The former president has been indicted four times, with criminal trials that could play out at the same time he’s campaigning against President Joe Biden and potentially simultaneously fighting in court to get back on the ballot.

In a poll from The New York Times and Siena College released Tuesday, there was no clear leader between the two, with Trump taking 46% to Biden’s 44% among registered voters. Among those who are, at this early stage, considered likely to vote, Biden takes 47% to Trump’s 45%. Importantly for Trump, the Times/Siena survey finds the former president leading Biden among registered voters who did not participate in the 2020 election, a finding that mirrors other recent polling, CNN’s Ariel Edwards-Levy wrote.

Impact of the unprecedented ruling

Up until the Colorado Supreme Court’s ruling, the numerous court-driven efforts to disqualify Trump from the ballot were not succeeding at blocking him from office, as one state court after another ruled against the lawsuits. Even in Colorado, the trial judge concluded last month that Trump had engaged in an insurrection but that Section 3 of the 14th Amendment’s “insurrectionist ban” doesn’t apply to the presidency.

The Colorado Supreme Court reversed that finding on Tuesday. Now with that court’s unprecedented ruling, the notion of the courts removing Trump from the ballot in 2024 is no longer theoretical – it’s a real possibility.

In its decision, the state Supreme Court’s majority wrote that it had “little difficulty” in determining that January 6 was an insurrection. The court found that Trump “engaged in” the insurrection and that Trump’s messages to his supporters in the lead-up to the attack on the Capitol “were a call to his supporters to fight and that his supporters responded to that call.”

The four justices stressed that they “do not reach these conclusions lightly.”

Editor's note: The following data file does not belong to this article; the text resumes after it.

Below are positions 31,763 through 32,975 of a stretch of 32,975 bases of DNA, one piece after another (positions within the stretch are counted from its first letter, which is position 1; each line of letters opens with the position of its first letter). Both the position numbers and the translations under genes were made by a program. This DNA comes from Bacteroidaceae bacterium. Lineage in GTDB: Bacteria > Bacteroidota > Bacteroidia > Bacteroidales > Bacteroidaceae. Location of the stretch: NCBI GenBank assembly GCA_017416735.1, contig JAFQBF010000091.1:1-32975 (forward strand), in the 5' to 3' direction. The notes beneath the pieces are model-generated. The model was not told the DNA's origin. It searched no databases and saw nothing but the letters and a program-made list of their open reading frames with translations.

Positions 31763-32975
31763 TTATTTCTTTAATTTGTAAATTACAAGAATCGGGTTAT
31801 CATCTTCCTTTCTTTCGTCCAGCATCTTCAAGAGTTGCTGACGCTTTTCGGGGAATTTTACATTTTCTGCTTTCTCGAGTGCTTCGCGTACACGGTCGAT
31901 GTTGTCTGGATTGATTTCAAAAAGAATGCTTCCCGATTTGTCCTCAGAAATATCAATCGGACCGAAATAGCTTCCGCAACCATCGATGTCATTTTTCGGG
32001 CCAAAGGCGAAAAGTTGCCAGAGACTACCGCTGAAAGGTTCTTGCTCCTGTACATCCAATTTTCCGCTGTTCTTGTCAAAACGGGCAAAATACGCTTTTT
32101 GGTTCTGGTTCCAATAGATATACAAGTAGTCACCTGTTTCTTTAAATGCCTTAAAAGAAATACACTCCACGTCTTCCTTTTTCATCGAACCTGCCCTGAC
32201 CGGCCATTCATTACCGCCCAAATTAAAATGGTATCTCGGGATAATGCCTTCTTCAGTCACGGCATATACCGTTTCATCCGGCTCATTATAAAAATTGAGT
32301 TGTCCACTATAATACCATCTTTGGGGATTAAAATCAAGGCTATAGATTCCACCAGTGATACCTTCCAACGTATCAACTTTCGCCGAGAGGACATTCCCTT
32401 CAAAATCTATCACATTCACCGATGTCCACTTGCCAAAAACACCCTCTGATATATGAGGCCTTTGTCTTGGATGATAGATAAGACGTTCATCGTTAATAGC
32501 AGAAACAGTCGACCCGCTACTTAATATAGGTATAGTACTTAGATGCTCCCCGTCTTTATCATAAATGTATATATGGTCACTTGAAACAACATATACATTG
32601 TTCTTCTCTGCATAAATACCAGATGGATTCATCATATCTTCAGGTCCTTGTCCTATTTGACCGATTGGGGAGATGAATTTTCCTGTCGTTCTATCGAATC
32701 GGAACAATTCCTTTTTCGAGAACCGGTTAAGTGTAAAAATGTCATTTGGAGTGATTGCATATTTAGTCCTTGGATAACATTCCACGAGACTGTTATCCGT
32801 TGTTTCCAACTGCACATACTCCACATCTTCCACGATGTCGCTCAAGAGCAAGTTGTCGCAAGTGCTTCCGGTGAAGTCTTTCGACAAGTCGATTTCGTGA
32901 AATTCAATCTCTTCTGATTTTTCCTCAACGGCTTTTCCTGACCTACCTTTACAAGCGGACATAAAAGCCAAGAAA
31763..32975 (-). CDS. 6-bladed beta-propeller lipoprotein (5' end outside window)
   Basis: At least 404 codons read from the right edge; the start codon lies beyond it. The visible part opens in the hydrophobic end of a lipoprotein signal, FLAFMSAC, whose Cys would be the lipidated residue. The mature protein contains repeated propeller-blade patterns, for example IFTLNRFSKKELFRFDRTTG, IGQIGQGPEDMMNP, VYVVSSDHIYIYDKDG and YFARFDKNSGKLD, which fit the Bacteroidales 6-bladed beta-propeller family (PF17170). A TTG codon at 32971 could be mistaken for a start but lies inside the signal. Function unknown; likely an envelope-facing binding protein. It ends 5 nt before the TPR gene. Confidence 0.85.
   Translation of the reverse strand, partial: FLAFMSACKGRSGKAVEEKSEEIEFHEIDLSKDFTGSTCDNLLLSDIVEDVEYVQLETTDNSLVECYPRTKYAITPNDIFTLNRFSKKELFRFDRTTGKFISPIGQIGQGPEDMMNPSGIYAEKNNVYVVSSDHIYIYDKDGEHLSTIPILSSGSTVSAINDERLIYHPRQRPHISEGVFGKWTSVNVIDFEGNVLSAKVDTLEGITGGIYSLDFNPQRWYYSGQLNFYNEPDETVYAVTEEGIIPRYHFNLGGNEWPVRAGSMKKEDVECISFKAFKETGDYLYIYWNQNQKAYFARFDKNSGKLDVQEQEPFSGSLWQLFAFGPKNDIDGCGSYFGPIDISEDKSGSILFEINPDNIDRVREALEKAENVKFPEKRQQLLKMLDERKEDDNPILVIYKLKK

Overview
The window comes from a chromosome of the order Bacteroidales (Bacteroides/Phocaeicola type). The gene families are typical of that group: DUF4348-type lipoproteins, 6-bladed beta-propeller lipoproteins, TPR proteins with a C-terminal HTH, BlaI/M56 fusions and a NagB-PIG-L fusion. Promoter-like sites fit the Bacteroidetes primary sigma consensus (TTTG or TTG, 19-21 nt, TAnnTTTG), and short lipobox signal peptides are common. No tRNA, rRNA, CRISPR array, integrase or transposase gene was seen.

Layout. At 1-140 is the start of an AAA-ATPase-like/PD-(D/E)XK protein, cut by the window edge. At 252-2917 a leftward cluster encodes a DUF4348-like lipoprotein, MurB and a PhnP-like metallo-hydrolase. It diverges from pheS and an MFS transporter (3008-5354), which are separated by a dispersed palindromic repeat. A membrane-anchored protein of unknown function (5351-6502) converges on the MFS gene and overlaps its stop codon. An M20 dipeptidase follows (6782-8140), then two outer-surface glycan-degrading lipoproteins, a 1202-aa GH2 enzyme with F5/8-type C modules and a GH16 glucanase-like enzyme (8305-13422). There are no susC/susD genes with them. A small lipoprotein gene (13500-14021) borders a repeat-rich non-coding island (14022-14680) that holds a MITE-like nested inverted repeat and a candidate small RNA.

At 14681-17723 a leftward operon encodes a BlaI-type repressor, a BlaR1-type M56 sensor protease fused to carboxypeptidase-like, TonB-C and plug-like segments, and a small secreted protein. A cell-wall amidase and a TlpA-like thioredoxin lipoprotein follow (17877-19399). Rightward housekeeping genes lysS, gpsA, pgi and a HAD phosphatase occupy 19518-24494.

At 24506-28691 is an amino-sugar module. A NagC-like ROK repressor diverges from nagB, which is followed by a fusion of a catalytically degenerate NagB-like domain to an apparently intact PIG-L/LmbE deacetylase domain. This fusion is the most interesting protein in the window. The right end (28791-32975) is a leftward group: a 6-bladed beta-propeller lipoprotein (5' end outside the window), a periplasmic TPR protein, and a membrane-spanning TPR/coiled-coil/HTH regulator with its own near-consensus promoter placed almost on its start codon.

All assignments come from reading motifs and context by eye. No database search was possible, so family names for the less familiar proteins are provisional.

“We are mindful of the magnitude and weight of the questions now before us,” the court’s majority wrote. “We are likewise mindful of our solemn duty to apply the law, without fear or favor, and without being swayed by public reaction to the decisions that the law mandates we reach.”

The three dissenting justices cited several reasons they disagreed with the majority, including due process concerns that Trump has not been convicted of any insurrection-related crime. Chief Justice Brian Boatright wrote in his dissent that he believes Colorado election law “was not enacted to decide whether a candidate engaged in insurrection,” and said he would have dismissed the challenge to Trump’s eligibility.

Trump is not charged with engaging in an insurrection in the election subversion federal case against him brought earlier this year by special counsel Jack Smith. But the January 6-related charges involve many of the same actions cited by the Colorado court’s majority on Tuesday night.

The judge in Trump’s federal election subversion case had set a trial date for March 4, 2024, but that is now on hold as the DC US Circuit Court of Appeals considers whether Trump is immune and can be tried. In a bid to speed that appeals process, the special counsel has asked the US Supreme Court to step in.

It’s still unclear whether that trial or any of the other criminal charges against Trump will be heard before Election Day next year.

But the special counsel’s appeal to the US https://kebayangkali.com Supreme Court last week – and Trump’s plan to appeal the Colorado decision to the nation’s high court – means that the federal justices are all but assured to play a key role in both Trump’s legal and electoral fate next year.

“When Donald Trump was in office, every single case of his from administration policy to his own business cases that came to the court, they were all fraught,” Biskupic said, “and these are especially fraught because they will affect his election process.”